Maadi’s Road 233 has been blessed with a new restaurant — a Mongolian eatery named Ghengis Khan. The restaurant is unassuming — white tiled floors and four tables visible from the front window. In the back is a fifth table — a haunt for the restaurant’s regulars and the owners' friends and family. It seems the place is run by two women, both of whom prepare food and simultaneously bustle about serving and dealing with questions often in languages they don’t understand.
You’ll find that those working in the restaurant speak Arabic better than they speak English, although the menu is written both in Mandarin and in English. You can order by number as well and the list is pretty extensive.
The servings are generous — the garlic beef and cucumber salads easily served the seven people at our table and were delicious. Neither was painfully spicy but both were rich with flavor.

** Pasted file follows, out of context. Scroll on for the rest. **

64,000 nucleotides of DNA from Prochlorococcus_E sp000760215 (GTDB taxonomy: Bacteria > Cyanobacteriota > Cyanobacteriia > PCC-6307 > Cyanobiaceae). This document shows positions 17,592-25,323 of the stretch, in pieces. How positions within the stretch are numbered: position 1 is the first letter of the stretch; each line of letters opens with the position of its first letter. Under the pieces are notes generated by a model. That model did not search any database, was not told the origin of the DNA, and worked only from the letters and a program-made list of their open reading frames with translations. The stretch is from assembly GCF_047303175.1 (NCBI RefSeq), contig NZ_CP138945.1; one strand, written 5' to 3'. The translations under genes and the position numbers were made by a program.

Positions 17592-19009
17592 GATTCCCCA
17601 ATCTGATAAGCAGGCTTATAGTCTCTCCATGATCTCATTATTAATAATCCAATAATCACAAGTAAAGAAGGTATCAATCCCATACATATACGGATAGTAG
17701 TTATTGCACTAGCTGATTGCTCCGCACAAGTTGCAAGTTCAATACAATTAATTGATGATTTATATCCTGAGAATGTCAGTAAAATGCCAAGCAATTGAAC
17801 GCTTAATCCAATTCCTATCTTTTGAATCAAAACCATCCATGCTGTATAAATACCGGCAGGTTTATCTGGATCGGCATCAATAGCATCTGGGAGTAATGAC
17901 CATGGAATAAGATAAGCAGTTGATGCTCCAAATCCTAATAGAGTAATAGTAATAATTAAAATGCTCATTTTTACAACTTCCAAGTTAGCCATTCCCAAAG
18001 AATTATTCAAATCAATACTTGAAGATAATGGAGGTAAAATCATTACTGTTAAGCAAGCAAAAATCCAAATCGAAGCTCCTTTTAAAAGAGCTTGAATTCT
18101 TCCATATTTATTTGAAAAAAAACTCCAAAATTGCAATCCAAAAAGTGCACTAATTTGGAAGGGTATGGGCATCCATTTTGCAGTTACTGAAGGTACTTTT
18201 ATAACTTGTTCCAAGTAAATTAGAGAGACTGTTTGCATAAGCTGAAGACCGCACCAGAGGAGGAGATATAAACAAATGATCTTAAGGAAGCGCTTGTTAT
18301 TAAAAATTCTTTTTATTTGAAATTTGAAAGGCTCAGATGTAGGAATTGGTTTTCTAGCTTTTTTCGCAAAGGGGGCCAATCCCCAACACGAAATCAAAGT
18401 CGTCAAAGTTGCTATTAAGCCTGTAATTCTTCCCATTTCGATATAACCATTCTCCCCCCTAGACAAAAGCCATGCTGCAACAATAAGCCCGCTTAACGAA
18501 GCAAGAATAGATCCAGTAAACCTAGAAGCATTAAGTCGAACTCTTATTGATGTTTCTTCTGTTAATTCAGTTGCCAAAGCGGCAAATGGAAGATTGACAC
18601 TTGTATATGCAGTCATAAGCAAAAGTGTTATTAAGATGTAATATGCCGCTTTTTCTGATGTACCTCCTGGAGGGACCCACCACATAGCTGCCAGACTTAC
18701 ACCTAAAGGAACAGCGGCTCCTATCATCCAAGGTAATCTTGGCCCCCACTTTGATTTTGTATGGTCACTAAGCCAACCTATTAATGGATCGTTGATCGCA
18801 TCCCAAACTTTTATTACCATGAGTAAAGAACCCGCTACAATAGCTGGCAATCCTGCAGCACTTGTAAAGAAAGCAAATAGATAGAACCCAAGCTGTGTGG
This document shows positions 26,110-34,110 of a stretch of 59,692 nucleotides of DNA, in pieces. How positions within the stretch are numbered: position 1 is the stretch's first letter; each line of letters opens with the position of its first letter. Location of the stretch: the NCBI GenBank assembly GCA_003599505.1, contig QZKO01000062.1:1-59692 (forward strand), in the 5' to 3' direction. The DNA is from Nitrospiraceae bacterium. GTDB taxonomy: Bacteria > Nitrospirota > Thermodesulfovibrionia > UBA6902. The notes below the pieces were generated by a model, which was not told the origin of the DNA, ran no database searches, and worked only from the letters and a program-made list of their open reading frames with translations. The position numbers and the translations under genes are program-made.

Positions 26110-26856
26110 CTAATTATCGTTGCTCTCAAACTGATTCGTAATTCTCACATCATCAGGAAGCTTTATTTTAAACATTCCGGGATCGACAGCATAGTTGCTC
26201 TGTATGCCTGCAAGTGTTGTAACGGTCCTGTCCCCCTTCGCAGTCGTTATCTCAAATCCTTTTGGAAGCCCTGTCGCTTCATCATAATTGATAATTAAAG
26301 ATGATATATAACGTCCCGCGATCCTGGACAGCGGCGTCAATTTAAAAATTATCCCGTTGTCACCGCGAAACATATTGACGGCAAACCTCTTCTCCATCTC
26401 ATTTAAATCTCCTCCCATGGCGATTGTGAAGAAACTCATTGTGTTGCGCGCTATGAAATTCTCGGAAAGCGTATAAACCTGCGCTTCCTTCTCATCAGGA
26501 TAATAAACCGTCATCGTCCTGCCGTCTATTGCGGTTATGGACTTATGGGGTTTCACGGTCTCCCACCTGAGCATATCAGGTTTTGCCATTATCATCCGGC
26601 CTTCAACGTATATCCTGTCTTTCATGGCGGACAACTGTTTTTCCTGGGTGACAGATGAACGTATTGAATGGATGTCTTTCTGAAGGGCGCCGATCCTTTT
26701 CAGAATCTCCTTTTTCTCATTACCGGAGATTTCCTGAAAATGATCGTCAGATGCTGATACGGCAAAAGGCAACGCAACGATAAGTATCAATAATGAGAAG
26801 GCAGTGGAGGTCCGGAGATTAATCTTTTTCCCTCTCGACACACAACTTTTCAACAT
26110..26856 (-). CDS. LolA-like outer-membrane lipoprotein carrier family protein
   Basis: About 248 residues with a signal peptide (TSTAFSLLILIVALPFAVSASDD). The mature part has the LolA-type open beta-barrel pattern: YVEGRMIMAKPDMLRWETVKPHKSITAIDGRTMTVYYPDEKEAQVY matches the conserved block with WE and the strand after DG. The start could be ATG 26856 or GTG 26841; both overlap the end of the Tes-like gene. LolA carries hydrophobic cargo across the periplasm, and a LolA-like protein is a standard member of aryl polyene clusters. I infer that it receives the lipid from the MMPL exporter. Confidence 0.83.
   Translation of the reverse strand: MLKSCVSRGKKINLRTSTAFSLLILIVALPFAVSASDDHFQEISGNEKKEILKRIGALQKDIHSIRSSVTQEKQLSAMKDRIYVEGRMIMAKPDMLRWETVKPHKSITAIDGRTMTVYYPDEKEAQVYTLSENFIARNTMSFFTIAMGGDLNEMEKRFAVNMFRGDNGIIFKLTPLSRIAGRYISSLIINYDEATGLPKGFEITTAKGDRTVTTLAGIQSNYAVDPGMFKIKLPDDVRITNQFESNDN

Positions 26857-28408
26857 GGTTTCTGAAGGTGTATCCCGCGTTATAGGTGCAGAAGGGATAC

Our main courses varied from fried noodles to kung pao chicken, beef with onions and twice-cooked chicken (sweet and sour). The kung pao was a little spicy, the noodles delicious, but don’t order one per person, both rice and noodles come in a full dinner plate serving and are enough for two or even three.
The beef with onions was the table favorite for main courses, with the twice-cooked, crunchy sweet-and-sour chicken a close second.
With an adventurous spirit, we ordered what seems to be the restaurant’s specialty — a large soup bowl with your choice of ingredients — prawns, fish, black mushrooms, etc. The soup can be ordered spicy, mild or “half-half,” which is literally a yin-yang shaped bowl, half of which houses spicy soup and half of which houses the mild.
Although the soup seems to be a favorite with the restaurant’s regulars, I found the fish and prawns cooked in either soup to be nicely flavored but not as delicious as the rest of the meal.
With five main dishes, three noodles and three rices, and our yin-yang half-and-half soup, the seven of us paid 70 LE each. You can bring your own wine, although the restaurant serves beer.